Difference in making your first $25,000 investment at age 25 versus age 30.

And from a less quantitative psychological and life perspective, you also have the greatest ability to take chances on investments or even real estate career opportunities when you’re young.

One of the quickest rises I’ve ever seen by a real estate investment firm was a group of two guys in their late 20s that started buying properties and building their portfolio in 2016, when everyone was calling this the “end of the cycle”.

Well, it turns out that the end of the cycle was not in 2016, and since then, they’ve acquired over 3,000 units, successfully sold or recapitalized many of their deals, and have built an entire team in the process.

If they had waited until the bottom fell out of the multifamily market, they would still be waiting today, and their overall “life” overhead and responsibilities would probably be significantly higher in their early to mid-30s.

And with that, there’s also no guarantee they would have been able to take the leap whenever that opportunity would occur.

In Most Years, Commercial Real Estate Prices Go Up

Aside from the time value of money-related reasons for not trying to time the market, there are also other quantitative reasons at play. And one of the most straightforward reasons why waiting it out and trying to time the market doesn’t generally work in an investor’s favor is because in most years, commercial property prices actually go up.

Green Street is a very well-known real estate investment research firm that has been tracking commercial property prices since 1997, creating what they call the Green Street Commercial Property Price Index, or CPPI.

According to CPPI data, commercial property prices have only gone down in about 2 and a half of the 23 years tracked in the analysis, with those downturns occurring during the great recession between the summer of 2007 and spring of 2009, and during the most recent downturn in the economy between February and July of 2020, when lockdowns and closures were at their peak here in the US.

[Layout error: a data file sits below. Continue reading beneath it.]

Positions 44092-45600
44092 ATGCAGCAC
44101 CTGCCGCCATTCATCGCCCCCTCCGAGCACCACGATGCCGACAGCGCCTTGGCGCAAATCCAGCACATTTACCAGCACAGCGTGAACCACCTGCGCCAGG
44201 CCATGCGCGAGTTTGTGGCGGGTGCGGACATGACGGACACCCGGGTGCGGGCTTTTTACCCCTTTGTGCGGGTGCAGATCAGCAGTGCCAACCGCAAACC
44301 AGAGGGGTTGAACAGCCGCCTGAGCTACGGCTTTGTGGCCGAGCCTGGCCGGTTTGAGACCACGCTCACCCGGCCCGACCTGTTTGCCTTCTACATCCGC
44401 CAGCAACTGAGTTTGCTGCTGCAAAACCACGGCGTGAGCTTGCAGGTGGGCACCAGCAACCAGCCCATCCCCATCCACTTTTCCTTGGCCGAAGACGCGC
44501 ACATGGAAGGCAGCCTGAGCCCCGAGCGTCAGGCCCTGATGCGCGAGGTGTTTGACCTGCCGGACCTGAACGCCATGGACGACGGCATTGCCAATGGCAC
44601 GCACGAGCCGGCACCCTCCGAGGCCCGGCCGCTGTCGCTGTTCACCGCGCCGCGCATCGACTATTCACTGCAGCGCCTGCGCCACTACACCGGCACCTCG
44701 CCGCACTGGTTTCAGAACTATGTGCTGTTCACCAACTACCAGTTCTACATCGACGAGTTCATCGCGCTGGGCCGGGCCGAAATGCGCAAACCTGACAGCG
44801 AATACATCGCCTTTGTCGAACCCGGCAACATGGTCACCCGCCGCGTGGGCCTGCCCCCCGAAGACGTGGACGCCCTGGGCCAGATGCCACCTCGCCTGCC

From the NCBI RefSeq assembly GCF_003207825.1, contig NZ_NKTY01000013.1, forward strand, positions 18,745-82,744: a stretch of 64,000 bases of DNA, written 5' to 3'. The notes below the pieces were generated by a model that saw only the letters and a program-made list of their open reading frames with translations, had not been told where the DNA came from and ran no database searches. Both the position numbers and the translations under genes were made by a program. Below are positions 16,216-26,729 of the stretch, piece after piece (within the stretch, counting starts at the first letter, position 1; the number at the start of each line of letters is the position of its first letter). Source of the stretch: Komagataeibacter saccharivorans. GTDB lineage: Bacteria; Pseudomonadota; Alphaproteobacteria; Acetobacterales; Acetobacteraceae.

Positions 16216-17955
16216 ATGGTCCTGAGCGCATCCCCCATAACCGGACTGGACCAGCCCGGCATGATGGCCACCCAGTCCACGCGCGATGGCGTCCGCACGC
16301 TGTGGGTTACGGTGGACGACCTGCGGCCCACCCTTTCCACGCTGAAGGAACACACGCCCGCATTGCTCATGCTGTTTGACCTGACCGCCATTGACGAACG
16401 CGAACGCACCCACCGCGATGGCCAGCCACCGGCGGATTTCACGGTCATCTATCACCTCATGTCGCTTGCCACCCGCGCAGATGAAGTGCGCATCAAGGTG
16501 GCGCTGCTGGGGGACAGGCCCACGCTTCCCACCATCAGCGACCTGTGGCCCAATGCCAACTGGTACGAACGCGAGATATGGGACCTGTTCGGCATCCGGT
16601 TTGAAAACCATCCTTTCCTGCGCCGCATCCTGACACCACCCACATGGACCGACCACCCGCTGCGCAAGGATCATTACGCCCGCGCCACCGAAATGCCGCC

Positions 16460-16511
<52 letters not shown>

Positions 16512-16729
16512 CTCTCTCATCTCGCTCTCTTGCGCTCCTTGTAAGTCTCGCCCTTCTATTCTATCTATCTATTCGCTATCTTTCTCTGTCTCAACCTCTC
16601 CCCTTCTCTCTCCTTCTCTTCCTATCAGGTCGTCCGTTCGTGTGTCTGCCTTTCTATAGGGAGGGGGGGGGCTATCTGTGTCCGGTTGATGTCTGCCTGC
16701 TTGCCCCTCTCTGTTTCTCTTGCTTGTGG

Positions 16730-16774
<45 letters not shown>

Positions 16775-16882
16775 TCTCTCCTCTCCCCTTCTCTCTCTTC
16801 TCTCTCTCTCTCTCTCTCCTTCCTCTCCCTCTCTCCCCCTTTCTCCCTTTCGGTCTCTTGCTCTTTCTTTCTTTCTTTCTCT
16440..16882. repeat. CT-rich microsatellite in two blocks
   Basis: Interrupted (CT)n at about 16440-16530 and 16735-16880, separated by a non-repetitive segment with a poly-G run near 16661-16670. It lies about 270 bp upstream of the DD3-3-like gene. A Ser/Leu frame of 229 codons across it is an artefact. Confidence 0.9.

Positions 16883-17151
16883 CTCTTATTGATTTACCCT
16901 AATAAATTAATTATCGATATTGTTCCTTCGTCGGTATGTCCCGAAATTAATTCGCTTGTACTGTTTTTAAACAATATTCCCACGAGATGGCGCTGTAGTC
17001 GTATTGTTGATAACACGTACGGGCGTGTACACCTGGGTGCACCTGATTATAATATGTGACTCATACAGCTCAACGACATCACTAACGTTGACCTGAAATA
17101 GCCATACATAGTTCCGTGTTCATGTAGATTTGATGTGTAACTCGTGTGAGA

Source: Green Street Commercial Property Price Index

During all other periods, the general trend of pricing has been up and to the right, and since they began tracking the index in December of 1997, commercial property prices have increased at a compound annual growth rate of 4.22% up through August of 2020.

And this growth includes those massive value decreases during the Great Recession, with the CPPI dropping almost 37% between 2007 and 2009.

However, what’s really interesting to note is that these property value increases represent unlevered data.

Most commercial properties are acquired with debt, meaning that a 4.22% annual increase in property values likely meant significantly higher equity increases for investors who also added leverage to their deals.

For example, using a conservative 65% LTV ratio on a $100,000 property, roughly $35,000 of equity would be required to be invested into the deal.

And with a 4.22% property value increase, that would bring the property up to $104,220 in value after one year of ownership, meaning that even if the loan balance wasn’t paid down at all and stayed the same at $65,000 at the end of the year, the new equity balance would represent $39,220.

This represents a year-over-year equity growth for the investor of 12.06%, rather that just the 4.22% value increase seen at the property level.

Year-Over-Year Equity Growth @ 65% LTV

The bottom line is, if you’re sitting on the sidelines, chances are you’re just saving up your money to buy more expensive real estate later on in the future.

Not good.